144 pages, 8 × 8 × 0.42 in
July 31, 1999
The following ISBNs are associated with this title:
ISBN - 10: 0156004771
ISBN - 13: 9780156004770
From the Publisher
Over sixty years ago, when meat was bought from a butcher, Jay Hormel's idea for pork in a can was nothing short of revolutionary. How in the world (and why in the world) did he do it? In nine highly engaging and entertaining chapters, complete with over 200 illustrations and photos, author and Spam-fan Carolyn Wyman traces the unbelievable success story of this one-of-a-kind, all-American, all-pork product, including: Spam's place in history, its role during World War II, and how Spam saved the Russian army from starvation, the making (yes, the ingredients) and the selling of Spam, from 1937 to today, spamming the Globe: From Zimbabwe to Anguilla, stories of Spam overseas, the infamous Monty Python skit and Spam's other starring roles and cameos in television, movies, cartoons, and music, delectable recipes like Spam Fritters, Spamtastic Mincemeat Truffles, and the award-winning Spam Cheesecake, Cyber Spam: The best of Spam on the Internet, including poetry from the Spam Haiku Archive. A fascinating portrait of an icon in a can, Spam: A Biography will delight everyone from the culinarily curious and connoisseurs of kitsch to netheads and veterans-and of course, Spam's true fans: the millions of people who eat America's "Miracle Meat" for breakfast, lunch, or dinner. SPAM-tistics: (1)Spam is sold in over 45 countries around the world. (2)Over 100 million cans are consumed by 60 million Americans each year, averaging 2.8 cans per second (3)The Spam can is part of the Smithsonian Institution's permanent collection (4)Over 5 billion cans of Spam have been sold since 1937. (5)Hawaiians are the highest per capita Spam eaters-averaging 4 cans/year per person-followed closely by Alaska, Arkansas, Texas, and Alabama (6)Hormel-sponsored Best of Spam Recipe competitions are held each year at more than 75 state and regional fairs (7)Over 20,000 people attend the Spam Jam in Spamtown, USA, aka Austin, Minnesota, Hormel's headquarters.
About the Author
Carolyn Wyman is the author of Spam: A Biography, I'm a Spam Fan, and The Kitchen Sink Cookbook. She has written for several trade magazines and national publications, such as the Boston Globe, the Christian Science Monitor, and the New York Times. For over ten years her weekly column, "Supermarket Sampler," a review of new food products syndicated by Universal Press, has appeared in more than one hundred newspapers across the country. Wyman lives in Middletown, Connecticut.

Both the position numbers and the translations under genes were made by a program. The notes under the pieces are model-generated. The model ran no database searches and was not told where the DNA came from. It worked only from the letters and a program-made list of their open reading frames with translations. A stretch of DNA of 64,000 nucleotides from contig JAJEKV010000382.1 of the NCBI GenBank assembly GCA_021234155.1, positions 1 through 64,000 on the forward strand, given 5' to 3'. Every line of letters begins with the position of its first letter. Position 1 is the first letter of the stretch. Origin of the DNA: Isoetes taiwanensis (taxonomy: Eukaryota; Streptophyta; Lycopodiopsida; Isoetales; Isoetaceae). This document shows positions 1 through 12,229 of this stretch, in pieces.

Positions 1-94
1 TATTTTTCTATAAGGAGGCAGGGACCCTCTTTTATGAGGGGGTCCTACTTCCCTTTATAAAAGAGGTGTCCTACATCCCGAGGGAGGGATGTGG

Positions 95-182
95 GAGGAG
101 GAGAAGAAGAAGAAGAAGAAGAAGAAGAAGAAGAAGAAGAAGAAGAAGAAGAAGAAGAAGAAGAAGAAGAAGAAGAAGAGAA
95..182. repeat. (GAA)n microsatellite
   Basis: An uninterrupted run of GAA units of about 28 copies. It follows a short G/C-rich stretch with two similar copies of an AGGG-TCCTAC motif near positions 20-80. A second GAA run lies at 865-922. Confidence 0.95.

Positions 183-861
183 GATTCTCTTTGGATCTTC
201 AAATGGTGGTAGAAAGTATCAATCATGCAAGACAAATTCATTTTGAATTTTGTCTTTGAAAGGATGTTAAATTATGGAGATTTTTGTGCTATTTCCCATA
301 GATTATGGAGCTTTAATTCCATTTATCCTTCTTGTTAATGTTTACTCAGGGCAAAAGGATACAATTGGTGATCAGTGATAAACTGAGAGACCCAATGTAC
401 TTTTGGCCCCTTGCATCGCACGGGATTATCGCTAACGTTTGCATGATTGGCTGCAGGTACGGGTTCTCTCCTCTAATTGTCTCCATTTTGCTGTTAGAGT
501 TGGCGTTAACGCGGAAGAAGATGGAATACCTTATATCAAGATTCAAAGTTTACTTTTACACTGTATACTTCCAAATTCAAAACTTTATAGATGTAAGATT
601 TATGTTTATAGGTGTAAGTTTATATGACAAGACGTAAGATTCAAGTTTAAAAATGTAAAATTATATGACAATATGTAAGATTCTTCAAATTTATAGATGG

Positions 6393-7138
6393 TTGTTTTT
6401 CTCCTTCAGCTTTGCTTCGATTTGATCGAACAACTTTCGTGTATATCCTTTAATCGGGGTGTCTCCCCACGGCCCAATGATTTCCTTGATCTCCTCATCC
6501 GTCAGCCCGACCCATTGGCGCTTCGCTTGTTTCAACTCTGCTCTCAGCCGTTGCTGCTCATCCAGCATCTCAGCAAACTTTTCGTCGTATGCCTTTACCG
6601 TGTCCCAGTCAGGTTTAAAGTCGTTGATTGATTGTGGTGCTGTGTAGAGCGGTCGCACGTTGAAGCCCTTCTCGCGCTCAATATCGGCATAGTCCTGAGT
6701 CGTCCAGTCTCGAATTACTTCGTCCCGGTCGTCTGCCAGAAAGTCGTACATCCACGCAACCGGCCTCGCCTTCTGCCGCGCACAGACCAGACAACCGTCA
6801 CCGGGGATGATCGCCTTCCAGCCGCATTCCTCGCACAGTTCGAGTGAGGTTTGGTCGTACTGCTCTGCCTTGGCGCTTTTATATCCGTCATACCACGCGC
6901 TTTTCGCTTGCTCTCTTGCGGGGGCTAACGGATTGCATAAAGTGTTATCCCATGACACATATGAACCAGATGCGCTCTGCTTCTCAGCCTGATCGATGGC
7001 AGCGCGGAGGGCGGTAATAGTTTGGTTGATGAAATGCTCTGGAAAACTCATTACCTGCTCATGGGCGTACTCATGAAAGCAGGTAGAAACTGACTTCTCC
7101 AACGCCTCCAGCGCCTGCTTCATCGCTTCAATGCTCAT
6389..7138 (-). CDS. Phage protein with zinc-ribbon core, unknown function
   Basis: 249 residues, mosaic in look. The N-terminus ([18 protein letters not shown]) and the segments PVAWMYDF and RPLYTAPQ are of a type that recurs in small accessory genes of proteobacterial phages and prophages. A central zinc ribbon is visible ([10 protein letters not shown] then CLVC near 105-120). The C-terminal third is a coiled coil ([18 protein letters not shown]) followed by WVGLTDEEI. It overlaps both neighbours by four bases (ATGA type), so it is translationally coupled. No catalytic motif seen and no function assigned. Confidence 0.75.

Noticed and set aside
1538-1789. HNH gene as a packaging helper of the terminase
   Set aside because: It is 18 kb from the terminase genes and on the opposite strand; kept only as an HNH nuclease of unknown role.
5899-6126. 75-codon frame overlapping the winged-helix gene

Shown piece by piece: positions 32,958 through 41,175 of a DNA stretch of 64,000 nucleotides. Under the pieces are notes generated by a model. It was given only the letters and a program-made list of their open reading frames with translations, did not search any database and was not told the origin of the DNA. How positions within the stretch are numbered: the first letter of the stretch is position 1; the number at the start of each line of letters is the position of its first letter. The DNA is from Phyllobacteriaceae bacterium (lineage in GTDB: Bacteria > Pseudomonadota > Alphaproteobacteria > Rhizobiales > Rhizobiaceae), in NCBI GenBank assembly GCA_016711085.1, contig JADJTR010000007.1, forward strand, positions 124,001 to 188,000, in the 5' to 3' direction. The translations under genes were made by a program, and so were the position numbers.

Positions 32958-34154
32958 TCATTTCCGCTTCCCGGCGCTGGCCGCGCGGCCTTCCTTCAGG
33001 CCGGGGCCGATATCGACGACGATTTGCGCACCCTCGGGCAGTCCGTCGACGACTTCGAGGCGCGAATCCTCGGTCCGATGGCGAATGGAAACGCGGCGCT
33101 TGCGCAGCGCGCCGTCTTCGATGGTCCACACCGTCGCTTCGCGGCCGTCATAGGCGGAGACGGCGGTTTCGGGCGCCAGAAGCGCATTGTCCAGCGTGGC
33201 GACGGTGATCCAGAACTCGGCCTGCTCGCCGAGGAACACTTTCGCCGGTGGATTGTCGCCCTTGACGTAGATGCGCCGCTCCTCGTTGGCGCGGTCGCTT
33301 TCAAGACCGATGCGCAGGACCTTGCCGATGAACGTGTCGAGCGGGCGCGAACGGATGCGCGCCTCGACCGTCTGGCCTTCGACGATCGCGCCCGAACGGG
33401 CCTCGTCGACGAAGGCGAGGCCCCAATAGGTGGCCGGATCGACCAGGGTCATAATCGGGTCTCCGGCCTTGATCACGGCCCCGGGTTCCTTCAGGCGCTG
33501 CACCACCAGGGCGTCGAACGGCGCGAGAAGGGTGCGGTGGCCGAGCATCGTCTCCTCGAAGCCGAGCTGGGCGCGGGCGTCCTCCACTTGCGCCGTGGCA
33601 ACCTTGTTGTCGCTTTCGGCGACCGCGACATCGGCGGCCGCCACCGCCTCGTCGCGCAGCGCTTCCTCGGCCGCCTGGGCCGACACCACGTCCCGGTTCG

From Our Editors
The boss is coming for dinner; you realize that there's not even a loaf of bread in the house. Suddenly the pantry door swings open. A blinding white light emanates from the shelf. A choir of angels sings 'Hallelujah' and glory be, Spam saves the day! In a flash, you're whipping up scrumptious Spam Fritters, Spamtastic Mincemeat Truffles and gorgeous Spam Cheesecake. And it was all so easy with Carolyn Wyman's SPAM: A Biography. Spamble along with Wyman as she presents this legendary lunchmeat's life story, including its role in more than 45 countries worldwide and in feeding soldiers in the Second World War. You've never read anything like this entertaining biography and cookbook...guaranteed!
A main-meal casserole accompanied by baked beans, pineapple, and brown sugar. A foodstuff popularized by military legends. Every conceivable topic related to this spiced ham product is explored: its origins in Austin, Minnesota; history and wartime stories; advertising and promotions; manufacturing; and Spam spoofs and features in the media. Certainly, newspaper food columnist Wyman has done her homework. A hodgepodge of illustrations cries 1940s and 1950s design style, and a mixture of innumerable facts and creative fiction amuses, entertains, and impresses. Could anyone resist the following ditty: "But marital bliss is sure to cease/If I ever ask for ham/And find my eggs are looking up/From a goldarned slice of Spam." More than you ever dreamed--or could consume. Barbara Jacobs